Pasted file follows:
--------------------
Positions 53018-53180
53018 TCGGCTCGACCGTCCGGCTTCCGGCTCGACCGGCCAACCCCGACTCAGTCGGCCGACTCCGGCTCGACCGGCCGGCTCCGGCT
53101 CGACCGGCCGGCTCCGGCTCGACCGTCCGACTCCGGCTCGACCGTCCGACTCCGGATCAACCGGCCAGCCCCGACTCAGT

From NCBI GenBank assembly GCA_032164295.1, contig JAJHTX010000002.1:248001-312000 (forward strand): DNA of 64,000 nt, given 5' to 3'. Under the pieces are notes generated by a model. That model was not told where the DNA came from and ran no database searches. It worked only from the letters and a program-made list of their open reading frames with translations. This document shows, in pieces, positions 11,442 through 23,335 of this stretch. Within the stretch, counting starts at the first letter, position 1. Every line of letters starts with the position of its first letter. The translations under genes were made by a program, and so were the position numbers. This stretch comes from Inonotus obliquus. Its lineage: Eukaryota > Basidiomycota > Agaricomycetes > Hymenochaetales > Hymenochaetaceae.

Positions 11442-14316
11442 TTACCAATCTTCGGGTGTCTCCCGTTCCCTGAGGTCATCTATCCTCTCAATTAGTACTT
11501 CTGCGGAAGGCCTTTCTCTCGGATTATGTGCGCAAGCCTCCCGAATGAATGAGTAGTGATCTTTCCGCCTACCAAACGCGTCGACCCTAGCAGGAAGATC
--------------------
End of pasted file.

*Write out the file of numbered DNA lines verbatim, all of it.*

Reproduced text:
Positions 53018-53180
53018 TCGGCTCGACCGTCCGGCTTCCGGCTCGACCGGCCAACCCCGACTCAGTCGGCCGACTCCGGCTCGACCGGCCGGCTCCGGCT
53101 CGACCGGCCGGCTCCGGCTCGACCGTCCGACTCCGGCTCGACCGTCCGACTCCGGATCAACCGGCCAGCCCCGACTCAGT

From NCBI GenBank assembly GCA_032164295.1, contig JAJHTX010000002.1:248001-312000 (forward strand): DNA of 64,000 nt, given 5' to 3'. Under the pieces are notes generated by a model. That model was not told where the DNA came from and ran no database searches. It worked only from the letters and a program-made list of their open reading frames with translations. This document shows, in pieces, positions 11,442 through 23,335 of this stretch. Within the stretch, counting starts at the first letter, position 1. Every line of letters starts with the position of its first letter. The translations under genes were made by a program, and so were the position numbers. This stretch comes from Inonotus obliquus. Its lineage: Eukaryota > Basidiomycota > Agaricomycetes > Hymenochaetales > Hymenochaetaceae.

Positions 11442-14316
11442 TTACCAATCTTCGGGTGTCTCCCGTTCCCTGAGGTCATCTATCCTCTCAATTAGTACTT
11501 CTGCGGAAGGCCTTTCTCTCGGATTATGTGCGCAAGCCTCCCGAATGAATGAGTAGTGATCTTTCCGCCTACCAAACGCGTCGACCCTAGCAGGAAGATC